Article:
Our findings underscore the rationale for pursuing similar detailed analyses for all genomic disorders, especially those at which inter-individual variation in rates are suspected, such as Sotos Syndrome. Moreover, we see great value in expanding these assays to more donors (including patients with genome instability disorders), more tissues, other species and more loci, so as to characterise fully the genetic and environmental determinants of chromosomal rearrangement rates.


Sperm samples were obtained from donors at the Bourn Hall IVF Clinic and their use for recombination analyses was approved by Cambridge Local Research Ethics Committee (reference 04/Q0108/46). We quantified DNA extracted from semen and blood (Supplementary Methods) using a nanodrop spectrophotometer and used pulsed field gel electrophoresis to monitor template length (data not shown)

Cloning and sequencing of donor sequences

We obtained reference alignments for duplicated sequences from the UCSC genome browser 31. We designed PCR primers to amplify each hotspot and its flanking regions non-specifically from all paralogs using Oligo6 (Molecular Biology Insights, Inc.) in conjunction with an oligonucleotide annealing temperature calculator ( (Supplementary Table 2). We amplified loci from five sperm donors for all NAHR hotspots (Supplementary Table 3). These five sperm donors were drawn from a panel of nine sperm donors. The same sperm donors were used for deletion and duplication assays at each hotspot. We cloned paralogous sequences into MACH1 competent cells (Invitrogen) using the pGEM-T Easy Vector (Promega), reamplified DNA extracted from positive colonies, and sequenced amplicons using v3.1 Big Dye Chemistry (Applied Biosystems, Inc.)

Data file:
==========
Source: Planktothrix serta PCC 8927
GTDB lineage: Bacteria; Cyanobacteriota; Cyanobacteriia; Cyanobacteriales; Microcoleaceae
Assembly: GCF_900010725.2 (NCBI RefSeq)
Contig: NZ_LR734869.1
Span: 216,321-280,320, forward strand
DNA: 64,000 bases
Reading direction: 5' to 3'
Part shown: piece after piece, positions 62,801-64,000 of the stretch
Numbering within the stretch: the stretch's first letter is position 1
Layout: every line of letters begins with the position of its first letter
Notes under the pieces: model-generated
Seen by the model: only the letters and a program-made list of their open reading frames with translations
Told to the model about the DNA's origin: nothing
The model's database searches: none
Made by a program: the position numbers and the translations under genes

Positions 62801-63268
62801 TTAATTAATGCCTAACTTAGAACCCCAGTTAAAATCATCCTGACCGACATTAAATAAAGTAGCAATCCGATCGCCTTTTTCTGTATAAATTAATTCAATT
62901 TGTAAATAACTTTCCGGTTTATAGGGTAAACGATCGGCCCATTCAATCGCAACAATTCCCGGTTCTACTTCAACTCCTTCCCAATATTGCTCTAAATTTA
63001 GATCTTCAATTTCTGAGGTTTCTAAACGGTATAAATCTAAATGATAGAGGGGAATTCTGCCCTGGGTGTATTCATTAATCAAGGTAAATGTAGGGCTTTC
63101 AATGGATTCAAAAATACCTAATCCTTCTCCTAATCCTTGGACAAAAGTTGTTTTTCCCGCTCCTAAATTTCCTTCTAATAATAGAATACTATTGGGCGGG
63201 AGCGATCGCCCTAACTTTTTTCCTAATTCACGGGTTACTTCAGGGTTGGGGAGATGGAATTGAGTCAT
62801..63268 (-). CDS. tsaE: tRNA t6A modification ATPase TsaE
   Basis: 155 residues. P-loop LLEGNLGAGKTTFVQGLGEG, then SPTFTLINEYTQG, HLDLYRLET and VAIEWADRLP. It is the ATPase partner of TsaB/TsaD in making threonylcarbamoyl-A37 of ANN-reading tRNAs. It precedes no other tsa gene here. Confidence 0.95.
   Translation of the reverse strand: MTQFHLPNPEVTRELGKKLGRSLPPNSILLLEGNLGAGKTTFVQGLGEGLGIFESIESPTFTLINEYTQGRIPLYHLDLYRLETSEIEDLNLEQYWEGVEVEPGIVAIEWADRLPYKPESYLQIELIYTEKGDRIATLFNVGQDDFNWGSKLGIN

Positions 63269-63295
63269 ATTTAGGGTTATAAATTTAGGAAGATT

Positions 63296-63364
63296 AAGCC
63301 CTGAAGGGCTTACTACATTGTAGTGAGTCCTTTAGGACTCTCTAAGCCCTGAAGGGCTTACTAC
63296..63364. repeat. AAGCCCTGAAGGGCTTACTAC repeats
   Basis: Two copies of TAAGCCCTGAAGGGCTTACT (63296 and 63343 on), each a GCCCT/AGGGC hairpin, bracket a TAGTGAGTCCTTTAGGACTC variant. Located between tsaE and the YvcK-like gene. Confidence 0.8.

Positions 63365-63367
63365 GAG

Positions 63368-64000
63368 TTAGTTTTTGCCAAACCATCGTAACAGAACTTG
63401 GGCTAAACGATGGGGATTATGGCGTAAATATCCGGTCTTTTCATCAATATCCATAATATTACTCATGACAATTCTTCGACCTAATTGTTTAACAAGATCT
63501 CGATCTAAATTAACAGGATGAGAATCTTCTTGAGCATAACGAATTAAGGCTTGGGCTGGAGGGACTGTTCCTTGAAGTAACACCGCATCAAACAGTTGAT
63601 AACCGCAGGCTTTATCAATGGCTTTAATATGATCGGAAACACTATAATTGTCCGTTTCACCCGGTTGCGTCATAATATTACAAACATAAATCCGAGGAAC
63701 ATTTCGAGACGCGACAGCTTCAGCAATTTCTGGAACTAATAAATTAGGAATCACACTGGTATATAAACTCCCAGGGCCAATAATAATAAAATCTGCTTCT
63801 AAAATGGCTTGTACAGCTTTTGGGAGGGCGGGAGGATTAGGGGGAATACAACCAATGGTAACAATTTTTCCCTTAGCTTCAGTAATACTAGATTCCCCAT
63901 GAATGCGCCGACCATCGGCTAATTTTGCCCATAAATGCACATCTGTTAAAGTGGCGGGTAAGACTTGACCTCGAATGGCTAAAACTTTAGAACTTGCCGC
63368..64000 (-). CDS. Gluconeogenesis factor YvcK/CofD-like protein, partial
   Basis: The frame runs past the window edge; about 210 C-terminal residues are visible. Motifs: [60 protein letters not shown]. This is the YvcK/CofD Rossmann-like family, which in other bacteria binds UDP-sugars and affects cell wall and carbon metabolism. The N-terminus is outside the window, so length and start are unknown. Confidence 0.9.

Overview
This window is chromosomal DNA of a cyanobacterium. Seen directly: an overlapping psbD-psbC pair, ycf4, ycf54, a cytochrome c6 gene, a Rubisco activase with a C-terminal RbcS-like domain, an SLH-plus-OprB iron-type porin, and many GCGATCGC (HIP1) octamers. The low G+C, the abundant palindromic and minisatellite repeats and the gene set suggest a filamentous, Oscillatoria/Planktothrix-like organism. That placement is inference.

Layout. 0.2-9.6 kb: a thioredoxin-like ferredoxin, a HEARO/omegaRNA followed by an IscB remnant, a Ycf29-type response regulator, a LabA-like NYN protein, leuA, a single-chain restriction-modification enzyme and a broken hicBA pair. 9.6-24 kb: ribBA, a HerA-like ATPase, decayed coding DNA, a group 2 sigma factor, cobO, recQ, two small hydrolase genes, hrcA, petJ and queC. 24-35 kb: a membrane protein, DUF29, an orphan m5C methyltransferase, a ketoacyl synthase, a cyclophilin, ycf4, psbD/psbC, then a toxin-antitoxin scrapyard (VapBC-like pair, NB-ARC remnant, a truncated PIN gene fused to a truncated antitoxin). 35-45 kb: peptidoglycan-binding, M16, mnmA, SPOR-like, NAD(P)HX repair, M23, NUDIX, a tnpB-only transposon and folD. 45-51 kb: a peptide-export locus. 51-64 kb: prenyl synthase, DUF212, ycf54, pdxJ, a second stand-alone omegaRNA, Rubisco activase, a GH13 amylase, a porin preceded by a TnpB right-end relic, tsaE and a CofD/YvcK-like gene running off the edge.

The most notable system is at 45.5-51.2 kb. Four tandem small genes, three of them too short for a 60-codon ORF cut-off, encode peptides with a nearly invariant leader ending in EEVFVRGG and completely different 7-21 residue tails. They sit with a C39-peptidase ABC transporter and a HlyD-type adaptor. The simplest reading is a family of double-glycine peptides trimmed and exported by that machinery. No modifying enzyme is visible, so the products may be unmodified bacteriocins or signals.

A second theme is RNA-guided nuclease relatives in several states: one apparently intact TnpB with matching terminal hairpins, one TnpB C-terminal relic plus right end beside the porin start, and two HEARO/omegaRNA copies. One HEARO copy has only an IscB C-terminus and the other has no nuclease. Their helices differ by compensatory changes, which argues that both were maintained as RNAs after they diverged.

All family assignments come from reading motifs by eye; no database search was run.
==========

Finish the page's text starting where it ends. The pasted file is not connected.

Assay design

We manually aligned sequences of cloned hotspots using BioEdit ( and identified paralogous sequence variants for each locus. We designed nested paralog-specific primers as described above, so that the 3′ nucleotide of each primer was specific for the paralog of interest, and we used additional internal mismatches when necessary (Supplementary Table 2). We tested primers for specificity on blood DNA using recombinant-specific combinations of primers. In addition, we designed a dual labeled Q-PCR probe for each locus, to allow the second of the nested PCRs to be run on an Applied Biosystems 7500 Real Time PCR Machine (Supplementary Table 2).